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CSS Pixel Art Generator – DZone Web Dev

Recently, I read an article outlining how to create CSS pixel art with box shadows. I thought it was a really cool idea – and thought it’d be interesting to make a generator to let you create exportable pixel art from the browser using this effect. In the Codepen demo below, you can draw your pixel creations, and then click “Generate CSS” to get your pixel art in CSS, which you can copy into your web pages. Works better in full screen!

How it Works

As described in the article, we use scaled-up box shadows to act as pixels on the screen. We can scale these up and down to make our pixel art bigger or smaller.

Since each box shadow is 1px by 1px, we can create a piece of pixel art where every “pixel” is 1×1. If we want each pixel to be 20×20, we would simply use transform to scale it by 20x:

css Copy
transform: scale(20);

To achieve the effect we are after, we then use Javascript to create a UI that lets us draw our pixel art creations. The code for the UI can be found on codepen here., or if you like, find it below:

Overview of JavaScript

To get this all to work, we have to use Javascript. The first step was generating a grid of pixels using a simple loop:

let config = {
    width: 40,
    height: 40,
    color: 'white',
    drawing: true,
    eraser: false
}

let events = {
    mousedown: false
}

document.getElementById('pixel-art-area').style.width = `calc(${(0.825 * config.width)}rem + ${(config.height * 2)}px)`;
document.getElementById('pixel-art-area').style.height = `calc(${(0.825 * config.height)}rem + ${(config.width * 2)}px)`;
document.getElementById('pixel-art-options').style.width = `calc(${(0.825 * config.width)}rem + ${(config.height * 2)}px)`;

for(let i = 0; i < config.width; ++i) {
    for(let j = 0; j < config.height; ++j) {
        let createEl = document.createElement('div');
        createEl.classList.add('pixel');
        createEl.setAttribute('data-x-coordinate', j);
        createEl.setAttribute('data-y-coordinate', i);
        document.getElementById('pixel-art-area').appendChild(createEl);
    }
}

This ultimately creates about 40×40 pixels, or 1600 new HTML elements. You can easily scale this up for bigger experiments, but 40×40 works fine.

Tracking a User’s Mouse Movements

We can then track a user’s mouse movements with three events: pointerdown, pointermove and pointerup. Since we have to apply this to all pixels, we use a loop to loop over each pixel to add the event.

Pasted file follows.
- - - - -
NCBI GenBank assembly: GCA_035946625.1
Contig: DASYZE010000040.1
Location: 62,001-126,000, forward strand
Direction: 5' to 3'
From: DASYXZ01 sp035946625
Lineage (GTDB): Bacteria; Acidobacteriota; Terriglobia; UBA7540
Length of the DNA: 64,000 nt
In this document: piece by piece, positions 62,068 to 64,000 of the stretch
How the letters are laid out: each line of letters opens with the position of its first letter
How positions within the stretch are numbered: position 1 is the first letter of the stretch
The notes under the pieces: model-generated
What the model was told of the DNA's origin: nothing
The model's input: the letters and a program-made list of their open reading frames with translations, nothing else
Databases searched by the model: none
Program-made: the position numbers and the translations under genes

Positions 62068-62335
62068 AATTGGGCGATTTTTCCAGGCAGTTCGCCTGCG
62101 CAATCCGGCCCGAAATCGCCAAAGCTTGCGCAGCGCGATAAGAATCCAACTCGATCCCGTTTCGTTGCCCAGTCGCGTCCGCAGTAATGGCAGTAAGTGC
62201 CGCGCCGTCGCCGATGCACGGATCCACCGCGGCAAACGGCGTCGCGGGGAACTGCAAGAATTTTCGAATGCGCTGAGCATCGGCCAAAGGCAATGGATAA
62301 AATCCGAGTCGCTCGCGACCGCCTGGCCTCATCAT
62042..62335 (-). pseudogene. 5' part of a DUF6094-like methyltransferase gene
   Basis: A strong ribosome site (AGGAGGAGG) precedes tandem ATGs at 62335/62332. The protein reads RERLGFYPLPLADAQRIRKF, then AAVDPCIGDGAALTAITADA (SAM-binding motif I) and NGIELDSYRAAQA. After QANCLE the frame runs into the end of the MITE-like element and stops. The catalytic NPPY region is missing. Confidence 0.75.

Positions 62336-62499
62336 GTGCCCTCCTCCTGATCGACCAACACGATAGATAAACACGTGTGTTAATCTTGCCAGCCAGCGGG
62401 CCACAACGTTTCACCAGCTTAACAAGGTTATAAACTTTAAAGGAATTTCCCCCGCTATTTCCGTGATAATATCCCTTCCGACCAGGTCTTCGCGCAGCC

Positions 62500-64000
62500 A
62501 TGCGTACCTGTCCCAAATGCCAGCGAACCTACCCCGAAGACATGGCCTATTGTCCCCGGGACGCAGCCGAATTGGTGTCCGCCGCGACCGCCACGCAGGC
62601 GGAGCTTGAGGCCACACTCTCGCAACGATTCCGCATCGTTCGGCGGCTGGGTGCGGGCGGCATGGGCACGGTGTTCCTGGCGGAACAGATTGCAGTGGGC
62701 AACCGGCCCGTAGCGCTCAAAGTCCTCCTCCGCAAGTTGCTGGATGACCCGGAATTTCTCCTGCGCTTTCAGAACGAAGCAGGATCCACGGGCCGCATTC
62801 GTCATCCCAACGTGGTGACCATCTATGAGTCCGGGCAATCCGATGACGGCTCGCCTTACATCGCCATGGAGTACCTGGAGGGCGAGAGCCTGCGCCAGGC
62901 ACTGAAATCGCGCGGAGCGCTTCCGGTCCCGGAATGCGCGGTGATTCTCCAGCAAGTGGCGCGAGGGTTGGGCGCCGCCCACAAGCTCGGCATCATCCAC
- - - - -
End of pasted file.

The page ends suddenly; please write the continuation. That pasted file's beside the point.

Then, if a user continues to hold down, we can track which pixel they are over using e.target, which returns the current HTML entity which is being hovered over on pointermove. If they are using the eraser, we can take that into consideration here.

document.querySelectorAll('.pixel').forEach(function(item) {
    item.addEventListener('pointerdown', function(e) {
        if(config.eraser === true) {
            item.setAttribute('data-color', null);
            item.style.background = `#101532`;
        } else {
            item.setAttribute('data-color', config.color);
            item.style.background = `${config.color}`;
        }
        events.mousedown = true;
    });
});

document.getElementById('pixel-art-area').addEventListener('pointermove', function(e) {
    if(config.drawing === true && events.mousedown === true || config.eraser === true && events.mousedown === true) {
        if(e.target.matches('.pixel')) {
            if(config.eraser === true) {
                e.target.setAttribute('data-color', null);
                e.target.style.background = `#101532`;
            } else {
                e.target.setAttribute('data-color', config.color);
                e.target.style.background = `${config.color}`;
            }
        }
    }
});

document.body.addEventListener('pointerup', function(e) {
    events.mousedown = false;
});

Finally, we set up a few events on the colors and eraser, so we can track what tool and color is being selected:

[ 'click', 'input' ].forEach(function(item) {
    document.querySelector('.color-picker').addEventListener(item, function() {
        config.color = this.value;
        document.querySelectorAll('.colors > div').forEach(function(i) {
            i.classList.remove('current');
        });
        this.classList.add('current');
        config.eraser = false;
        document.querySelector('.eraser').classList.remove('current');
    });
});

document.querySelectorAll('.colors > div').forEach(function(item) {
    item.addEventListener('click', function(e) {
        document.querySelector('.color-picker').classList.remove('current');
        document.querySelectorAll('.colors > div').forEach(function(i) {
            i.classList.remove('current');
        })
        item.classList.add('current');
        config.eraser = false;
        config.color = `${item.getAttribute('data-color')}`;
        document.querySelector('.eraser').classList.remove('current');
    })
});

Conclusion

When I saw the original article, I thought it was really cool to create pixel art with just CSS – but it would be even cooler to create a way to export pixel art creations – and it wasn’t so hard with just a little bit of Javascript. Here are some useful links to the source code:

Credit: Source link

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